Film and TV

How the Disney/Fox Merger Is Affecting Local Independent Movie Theaters

How will big movie business affect the little guys?
Melissa Fossum
How will big movie business affect the little guys?
Today, The Walt Disney Company launched its streaming service, named Disney+. It will change the way we see movies at home, but it may also change the theatergoing experience.

For months, there has been speculation on the impact Disney's takeover of 20th Century Fox will have on the latter studio's specialty division, Fox Searchlight, but there seems to be a growing concern about how Disney will handle Fox's library of over 2,000 films, which includes everything from silent classics to Star Wars.

A recent article in Vulture by Matt Zoller Seitz brought this issue to light. Theaters are reporting that older Fox titles such as Fight Club have become more difficult to book. The author theorizes that the company is giving consumers another reason to subscribe to its streaming service.

A huge portion of the revenue for small independent and arthouse theaters comes from programming older repertory titles. Film programming message boards have been filled with stories of bookings being canceled or denied by Disney. Local film programmers are a little anxious.

"I've been keeping up with the blogs," says Andrea Canales, programming manager at FilmBar. "And it seems really arbitrary who gets to do what. I'm not sure what our situation will be, so I'm kind of nervous about approaching them."

Canales hasn't run into any issues yet, but is concerned. "I haven't had anything canceled, but I haven’t booked anything with them yet," she says. "I'm cautiously optimistic, and I'm keeping my fingers crossed that we're one of the venues that can still book."

Victor Moreno of Cult Classics, a repertory screening series that takes place at Super Saver Cinema, 2710 West Bell Road, #1125, explains the importance of these titles. "20th Century Fox has one of the richest film libraries that's available: Big Trouble in Little China, Die Hard, The Princess Bride," he explains. "These are big money-makers for indie theaters."

But where there's a challenge, there is also an opportunity. "It’s a chance to look at Universal or Paramount. They have a lot of cool stuff that can be spotlighted," says Moreno.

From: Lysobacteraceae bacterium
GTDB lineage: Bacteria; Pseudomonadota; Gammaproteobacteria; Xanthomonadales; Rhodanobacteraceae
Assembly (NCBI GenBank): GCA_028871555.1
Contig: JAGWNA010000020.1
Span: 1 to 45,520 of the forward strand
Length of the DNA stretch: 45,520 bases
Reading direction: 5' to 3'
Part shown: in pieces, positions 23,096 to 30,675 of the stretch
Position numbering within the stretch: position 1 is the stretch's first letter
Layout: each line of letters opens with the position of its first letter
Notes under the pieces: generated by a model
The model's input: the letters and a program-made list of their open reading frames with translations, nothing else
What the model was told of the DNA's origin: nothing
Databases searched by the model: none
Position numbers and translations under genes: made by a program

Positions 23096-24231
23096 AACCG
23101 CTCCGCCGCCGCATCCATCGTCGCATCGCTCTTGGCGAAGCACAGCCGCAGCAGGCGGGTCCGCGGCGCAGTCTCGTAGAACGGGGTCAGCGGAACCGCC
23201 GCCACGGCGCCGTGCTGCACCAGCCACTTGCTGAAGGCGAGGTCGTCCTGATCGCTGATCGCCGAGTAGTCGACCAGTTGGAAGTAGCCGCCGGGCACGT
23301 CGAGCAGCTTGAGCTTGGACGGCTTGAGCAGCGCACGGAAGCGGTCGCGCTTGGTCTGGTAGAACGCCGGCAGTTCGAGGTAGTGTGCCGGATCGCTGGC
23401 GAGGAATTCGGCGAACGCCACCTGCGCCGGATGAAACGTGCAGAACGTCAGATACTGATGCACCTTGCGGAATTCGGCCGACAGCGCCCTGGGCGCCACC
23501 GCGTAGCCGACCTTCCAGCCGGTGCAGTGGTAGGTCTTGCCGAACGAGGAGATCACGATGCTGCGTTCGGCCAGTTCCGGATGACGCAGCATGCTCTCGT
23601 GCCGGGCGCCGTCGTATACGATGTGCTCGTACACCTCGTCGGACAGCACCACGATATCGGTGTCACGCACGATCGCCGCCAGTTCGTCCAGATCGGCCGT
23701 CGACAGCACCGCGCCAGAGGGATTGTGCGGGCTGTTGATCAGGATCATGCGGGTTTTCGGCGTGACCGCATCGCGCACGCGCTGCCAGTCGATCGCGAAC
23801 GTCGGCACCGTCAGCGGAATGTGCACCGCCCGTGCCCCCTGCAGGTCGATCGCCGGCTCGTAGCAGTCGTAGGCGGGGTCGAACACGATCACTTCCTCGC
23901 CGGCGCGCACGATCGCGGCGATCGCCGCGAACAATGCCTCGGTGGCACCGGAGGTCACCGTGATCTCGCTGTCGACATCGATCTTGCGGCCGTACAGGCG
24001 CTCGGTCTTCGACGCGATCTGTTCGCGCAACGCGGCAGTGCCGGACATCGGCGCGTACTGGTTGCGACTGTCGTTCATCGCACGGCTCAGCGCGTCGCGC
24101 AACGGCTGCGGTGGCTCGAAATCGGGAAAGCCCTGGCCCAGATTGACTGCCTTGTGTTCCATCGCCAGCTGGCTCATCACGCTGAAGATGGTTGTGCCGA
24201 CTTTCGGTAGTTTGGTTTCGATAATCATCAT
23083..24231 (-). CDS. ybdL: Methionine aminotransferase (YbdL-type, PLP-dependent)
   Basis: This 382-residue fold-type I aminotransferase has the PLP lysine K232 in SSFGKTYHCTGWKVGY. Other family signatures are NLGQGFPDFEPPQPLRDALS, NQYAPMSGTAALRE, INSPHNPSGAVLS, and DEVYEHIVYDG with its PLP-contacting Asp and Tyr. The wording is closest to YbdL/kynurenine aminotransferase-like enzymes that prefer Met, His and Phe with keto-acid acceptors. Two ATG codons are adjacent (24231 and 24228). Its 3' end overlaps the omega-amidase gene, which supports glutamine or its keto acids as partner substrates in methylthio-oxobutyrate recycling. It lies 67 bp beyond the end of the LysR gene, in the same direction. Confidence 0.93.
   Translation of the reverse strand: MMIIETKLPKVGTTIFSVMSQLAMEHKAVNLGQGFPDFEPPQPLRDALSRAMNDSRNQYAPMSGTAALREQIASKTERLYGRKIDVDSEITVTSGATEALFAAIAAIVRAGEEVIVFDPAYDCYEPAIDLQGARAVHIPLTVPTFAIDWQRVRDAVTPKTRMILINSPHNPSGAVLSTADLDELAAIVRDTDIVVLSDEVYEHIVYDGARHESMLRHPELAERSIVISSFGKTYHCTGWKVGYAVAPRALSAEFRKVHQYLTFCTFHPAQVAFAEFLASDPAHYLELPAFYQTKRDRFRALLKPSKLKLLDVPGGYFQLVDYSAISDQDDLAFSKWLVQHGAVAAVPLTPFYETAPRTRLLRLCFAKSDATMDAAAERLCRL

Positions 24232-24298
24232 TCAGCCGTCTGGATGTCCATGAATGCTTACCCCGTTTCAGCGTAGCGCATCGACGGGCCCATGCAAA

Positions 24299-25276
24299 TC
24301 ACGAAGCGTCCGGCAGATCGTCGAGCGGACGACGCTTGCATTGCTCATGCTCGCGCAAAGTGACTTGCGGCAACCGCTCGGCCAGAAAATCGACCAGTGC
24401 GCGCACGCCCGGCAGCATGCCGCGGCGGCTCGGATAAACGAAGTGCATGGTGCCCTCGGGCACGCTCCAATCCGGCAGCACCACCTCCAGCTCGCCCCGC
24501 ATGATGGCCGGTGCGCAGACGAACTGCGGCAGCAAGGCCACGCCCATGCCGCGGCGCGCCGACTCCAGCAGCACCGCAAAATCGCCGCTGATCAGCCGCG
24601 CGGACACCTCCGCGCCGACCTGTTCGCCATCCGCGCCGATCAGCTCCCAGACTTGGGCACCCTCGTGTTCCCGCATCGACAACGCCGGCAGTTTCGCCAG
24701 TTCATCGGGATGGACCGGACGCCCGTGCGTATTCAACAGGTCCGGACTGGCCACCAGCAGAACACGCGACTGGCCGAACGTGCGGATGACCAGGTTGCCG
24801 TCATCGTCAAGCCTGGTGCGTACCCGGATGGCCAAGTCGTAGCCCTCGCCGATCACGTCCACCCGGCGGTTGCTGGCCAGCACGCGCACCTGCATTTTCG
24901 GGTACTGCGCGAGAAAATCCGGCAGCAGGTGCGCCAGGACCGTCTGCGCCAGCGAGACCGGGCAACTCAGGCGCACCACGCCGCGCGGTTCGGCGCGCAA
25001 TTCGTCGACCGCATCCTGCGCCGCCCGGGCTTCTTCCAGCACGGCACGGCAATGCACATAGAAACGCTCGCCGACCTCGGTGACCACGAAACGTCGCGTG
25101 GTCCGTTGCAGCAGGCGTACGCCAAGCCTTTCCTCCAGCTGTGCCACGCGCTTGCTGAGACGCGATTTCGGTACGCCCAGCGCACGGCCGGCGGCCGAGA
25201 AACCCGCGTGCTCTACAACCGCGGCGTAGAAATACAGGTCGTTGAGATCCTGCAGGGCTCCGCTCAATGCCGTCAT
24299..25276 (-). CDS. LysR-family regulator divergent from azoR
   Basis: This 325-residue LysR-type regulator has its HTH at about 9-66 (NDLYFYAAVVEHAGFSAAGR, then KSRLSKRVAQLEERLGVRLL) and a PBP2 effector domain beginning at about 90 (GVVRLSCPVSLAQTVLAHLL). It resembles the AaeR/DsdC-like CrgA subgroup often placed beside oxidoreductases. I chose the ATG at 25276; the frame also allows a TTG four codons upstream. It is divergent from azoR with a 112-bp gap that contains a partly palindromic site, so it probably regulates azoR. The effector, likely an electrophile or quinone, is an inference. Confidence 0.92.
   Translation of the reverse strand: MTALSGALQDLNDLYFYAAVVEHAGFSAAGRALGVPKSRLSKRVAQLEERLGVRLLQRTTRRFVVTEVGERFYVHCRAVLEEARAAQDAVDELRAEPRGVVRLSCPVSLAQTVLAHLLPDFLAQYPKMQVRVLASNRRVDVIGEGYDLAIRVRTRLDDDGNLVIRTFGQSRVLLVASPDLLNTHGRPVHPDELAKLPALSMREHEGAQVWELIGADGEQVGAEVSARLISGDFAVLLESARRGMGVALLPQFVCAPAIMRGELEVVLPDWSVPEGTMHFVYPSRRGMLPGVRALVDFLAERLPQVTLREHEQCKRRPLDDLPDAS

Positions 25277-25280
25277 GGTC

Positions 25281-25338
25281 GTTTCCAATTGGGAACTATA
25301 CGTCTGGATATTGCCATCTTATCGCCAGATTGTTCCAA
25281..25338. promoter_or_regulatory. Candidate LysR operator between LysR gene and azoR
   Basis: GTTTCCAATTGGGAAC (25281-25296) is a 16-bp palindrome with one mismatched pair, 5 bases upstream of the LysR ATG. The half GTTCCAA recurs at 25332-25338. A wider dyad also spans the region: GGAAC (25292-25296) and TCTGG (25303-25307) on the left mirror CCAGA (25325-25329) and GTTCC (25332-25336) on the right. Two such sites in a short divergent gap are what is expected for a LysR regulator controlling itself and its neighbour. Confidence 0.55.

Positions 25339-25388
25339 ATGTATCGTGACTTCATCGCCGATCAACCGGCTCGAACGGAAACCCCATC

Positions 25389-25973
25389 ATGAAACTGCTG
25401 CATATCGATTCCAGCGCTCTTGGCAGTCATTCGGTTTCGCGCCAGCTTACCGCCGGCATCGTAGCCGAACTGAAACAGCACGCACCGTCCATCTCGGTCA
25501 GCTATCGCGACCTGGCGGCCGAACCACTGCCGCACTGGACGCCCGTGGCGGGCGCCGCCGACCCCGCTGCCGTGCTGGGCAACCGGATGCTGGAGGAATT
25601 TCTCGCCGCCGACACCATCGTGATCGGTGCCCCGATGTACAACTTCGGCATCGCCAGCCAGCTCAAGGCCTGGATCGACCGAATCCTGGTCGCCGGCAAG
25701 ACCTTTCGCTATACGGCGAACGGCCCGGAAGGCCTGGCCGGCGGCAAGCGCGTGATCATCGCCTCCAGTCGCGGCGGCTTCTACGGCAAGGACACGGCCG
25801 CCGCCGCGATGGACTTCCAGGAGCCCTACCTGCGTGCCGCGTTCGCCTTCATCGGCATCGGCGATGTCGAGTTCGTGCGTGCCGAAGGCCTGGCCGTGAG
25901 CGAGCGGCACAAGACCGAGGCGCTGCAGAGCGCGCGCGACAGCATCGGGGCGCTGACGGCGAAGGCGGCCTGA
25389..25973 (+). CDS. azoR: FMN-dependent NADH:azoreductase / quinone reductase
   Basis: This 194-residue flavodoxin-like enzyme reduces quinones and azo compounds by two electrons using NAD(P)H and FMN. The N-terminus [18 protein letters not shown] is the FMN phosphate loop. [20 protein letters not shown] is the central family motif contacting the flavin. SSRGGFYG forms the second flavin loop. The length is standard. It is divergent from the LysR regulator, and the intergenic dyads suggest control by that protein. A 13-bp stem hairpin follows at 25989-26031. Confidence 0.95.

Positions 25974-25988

Canales has a similar outlook. "It just forces you to be more creative," she says.

Phoenix New Times reached out to Harkins Theatres, who offer the weekly program Tuesday Night Classics, and Alamo Drafthouse Cinema, the Austin, Texas-based chain that hosts movie events throughout the year. Both companies were unavailable to comment. Disney declined to comment for the Vulture piece as well as an article for the Los Angeles Times.

One title appears to be immune to all this: The Rocky Horror Picture Show. Longstanding bookings of this mainstay of midnight movies will be honored, ensuring legions of fans that they will do the Time Warp for years to come.

"I feel that theatrical exhibition and building an audience through repertory is what gives something its value," says Moreno. "If Rocky Horror hadn’t been in continuous play over the last 40-odd years, would people really care about it on streaming and buy it on Blu-ray? I would argue no."

Most movies are meant to be seen in a theater, but if Disney keeps them from being seen, then something is removed from the experience.

"I think seeing a film in a movie theater, building a memory around that, the sights, the sounds, the smell of popcorn — these memories resonate with you your whole life," says Moreno.

Canales concurs. "We like to celebrate the communal experience, which I think is always going to trump home viewing."